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Platelet Rich Plasma in Rotator Cuff Repair

Gamradt, Seth C. M.D.; Rodeo, Scott A. M.D.; Warren, Russell F. M.D.

Techniques in Orthopaedics: March 2007 - Volume 22 - Issue 1 - p 26-33
doi: 10.1097/01.bto.0000261868.03232.dd

Despite clinical success rates over 85%, persistent anatomic defects after rotator cuff repair are common and depend on the size of the tear repaired. The etiology of delayed or failed tendon to bone healing is multifactorial and biologic augmentation of a rotator cuff repair would be clinically desirable. Autogenous platelets contain many growth factors and are critical in the physiology of bone, soft tissue, and wound healing. Growth factors present in platelets include TGF-B, FGF, PDGF, EGF, and VEGF. Centrifugation techniques have been developed to create platelet rich plasma (PRP). These PRP preparations are designed to concentrate platelets and the growth factors they provide. PRP has been used to augment healing in various animal models as well as clinical situations in humans. This review examines the potential of using PRP to augment rotator cuff repair.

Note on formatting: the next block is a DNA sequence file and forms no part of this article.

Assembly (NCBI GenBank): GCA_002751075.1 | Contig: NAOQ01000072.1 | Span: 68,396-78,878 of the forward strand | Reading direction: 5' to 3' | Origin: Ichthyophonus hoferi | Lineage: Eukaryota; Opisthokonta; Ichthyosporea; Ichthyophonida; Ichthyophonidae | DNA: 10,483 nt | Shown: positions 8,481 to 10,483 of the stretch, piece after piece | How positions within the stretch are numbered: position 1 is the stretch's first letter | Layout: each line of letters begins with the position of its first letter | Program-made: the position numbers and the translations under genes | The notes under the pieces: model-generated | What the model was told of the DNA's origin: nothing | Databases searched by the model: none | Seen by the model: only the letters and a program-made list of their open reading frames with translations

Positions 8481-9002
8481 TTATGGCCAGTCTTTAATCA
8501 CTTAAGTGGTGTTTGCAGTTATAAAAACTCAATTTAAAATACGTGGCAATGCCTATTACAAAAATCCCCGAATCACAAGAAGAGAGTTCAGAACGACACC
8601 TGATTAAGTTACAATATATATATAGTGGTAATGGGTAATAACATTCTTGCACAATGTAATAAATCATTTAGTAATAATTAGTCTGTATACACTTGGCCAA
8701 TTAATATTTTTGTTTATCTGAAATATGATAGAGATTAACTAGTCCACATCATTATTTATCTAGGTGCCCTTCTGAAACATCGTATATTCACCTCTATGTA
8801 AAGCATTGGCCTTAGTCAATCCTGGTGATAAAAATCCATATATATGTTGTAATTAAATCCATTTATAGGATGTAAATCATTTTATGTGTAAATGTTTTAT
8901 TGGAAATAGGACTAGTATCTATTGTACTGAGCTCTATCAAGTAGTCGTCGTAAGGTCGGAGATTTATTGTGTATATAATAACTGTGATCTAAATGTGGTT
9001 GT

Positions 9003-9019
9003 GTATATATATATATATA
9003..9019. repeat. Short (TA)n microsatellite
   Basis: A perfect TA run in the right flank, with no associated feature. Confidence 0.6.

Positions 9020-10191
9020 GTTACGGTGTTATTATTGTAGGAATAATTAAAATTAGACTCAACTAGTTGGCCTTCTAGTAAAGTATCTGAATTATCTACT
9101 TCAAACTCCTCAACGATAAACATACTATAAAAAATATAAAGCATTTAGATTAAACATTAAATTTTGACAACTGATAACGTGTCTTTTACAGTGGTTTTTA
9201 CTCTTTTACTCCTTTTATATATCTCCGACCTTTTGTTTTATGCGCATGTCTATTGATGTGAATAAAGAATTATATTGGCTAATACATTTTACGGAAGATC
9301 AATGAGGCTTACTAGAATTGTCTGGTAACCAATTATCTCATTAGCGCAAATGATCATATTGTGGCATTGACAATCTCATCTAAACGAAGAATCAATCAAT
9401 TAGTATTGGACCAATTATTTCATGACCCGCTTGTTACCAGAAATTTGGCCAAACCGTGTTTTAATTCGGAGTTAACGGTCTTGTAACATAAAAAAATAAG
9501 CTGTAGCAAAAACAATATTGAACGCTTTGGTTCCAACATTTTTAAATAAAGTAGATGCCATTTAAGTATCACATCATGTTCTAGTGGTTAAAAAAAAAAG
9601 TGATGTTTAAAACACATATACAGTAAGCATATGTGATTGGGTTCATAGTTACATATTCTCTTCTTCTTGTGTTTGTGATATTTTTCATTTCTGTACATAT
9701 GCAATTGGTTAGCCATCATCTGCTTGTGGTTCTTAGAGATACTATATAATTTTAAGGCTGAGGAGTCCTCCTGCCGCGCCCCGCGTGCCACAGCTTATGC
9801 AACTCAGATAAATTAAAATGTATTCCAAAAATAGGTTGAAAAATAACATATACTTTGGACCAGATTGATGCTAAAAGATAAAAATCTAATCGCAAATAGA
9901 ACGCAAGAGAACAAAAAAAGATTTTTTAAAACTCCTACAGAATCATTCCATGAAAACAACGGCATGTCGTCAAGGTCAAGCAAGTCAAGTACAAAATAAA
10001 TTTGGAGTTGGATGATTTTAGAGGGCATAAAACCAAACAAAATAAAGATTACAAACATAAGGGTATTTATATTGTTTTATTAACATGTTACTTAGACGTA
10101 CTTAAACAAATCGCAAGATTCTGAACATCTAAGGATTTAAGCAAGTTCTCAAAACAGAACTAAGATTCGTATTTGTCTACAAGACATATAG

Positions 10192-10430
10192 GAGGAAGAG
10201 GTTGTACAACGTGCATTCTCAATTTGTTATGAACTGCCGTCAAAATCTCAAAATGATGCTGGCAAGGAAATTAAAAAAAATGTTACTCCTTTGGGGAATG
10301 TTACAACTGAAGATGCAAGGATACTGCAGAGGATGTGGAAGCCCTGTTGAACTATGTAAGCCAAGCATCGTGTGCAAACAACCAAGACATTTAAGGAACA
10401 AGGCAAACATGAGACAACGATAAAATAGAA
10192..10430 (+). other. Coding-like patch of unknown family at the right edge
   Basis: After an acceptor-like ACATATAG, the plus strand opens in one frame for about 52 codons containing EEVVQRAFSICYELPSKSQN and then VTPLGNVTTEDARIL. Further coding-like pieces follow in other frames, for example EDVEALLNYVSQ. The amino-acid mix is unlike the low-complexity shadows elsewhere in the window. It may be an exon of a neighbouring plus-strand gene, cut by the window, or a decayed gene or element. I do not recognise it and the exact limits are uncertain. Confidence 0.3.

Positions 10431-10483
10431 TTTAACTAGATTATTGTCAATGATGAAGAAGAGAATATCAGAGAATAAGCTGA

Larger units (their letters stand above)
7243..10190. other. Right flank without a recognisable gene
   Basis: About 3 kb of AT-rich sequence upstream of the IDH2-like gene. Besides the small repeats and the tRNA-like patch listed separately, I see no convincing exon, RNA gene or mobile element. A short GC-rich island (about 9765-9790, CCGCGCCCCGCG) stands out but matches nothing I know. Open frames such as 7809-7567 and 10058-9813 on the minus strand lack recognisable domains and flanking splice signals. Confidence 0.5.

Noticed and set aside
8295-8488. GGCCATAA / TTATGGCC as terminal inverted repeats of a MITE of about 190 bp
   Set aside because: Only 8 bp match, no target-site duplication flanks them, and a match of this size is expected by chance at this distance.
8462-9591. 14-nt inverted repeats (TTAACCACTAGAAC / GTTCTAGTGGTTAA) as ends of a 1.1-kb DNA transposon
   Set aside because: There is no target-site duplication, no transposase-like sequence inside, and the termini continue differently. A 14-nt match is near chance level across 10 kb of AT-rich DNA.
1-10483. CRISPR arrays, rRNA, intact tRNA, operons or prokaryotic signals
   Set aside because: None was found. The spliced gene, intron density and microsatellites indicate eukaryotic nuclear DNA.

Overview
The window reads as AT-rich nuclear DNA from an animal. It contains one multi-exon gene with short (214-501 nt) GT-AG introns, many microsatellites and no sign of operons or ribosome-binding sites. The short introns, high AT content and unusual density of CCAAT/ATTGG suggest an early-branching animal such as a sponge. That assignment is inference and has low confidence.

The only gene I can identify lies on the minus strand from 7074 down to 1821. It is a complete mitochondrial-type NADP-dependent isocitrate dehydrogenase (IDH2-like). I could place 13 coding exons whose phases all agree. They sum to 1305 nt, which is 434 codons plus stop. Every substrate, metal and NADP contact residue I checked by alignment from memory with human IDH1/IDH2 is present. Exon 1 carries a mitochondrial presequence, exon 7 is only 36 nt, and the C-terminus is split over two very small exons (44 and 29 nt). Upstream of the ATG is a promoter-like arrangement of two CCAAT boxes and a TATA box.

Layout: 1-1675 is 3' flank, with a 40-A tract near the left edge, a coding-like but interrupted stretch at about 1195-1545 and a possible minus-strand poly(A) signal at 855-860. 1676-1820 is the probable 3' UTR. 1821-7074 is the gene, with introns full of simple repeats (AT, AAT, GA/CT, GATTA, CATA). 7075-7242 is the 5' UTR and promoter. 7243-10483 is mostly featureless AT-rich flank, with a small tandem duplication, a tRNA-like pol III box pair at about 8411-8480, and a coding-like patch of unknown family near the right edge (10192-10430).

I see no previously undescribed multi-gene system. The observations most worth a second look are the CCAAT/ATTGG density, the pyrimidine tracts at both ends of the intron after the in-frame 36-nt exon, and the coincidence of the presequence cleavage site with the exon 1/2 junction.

From the Hospital for Special Surgery, Shoulder and Sports Medicine Service, New York, New York.

Address correspondence and reprint requests to Seth Gamradt, M.D., Hospital for Special Surgery, Shoulder and Sports Medicine Service, 535 East 70th Street, New York, NY 10021. E-mail:

© 2007 Lippincott Williams & Wilkins, Inc.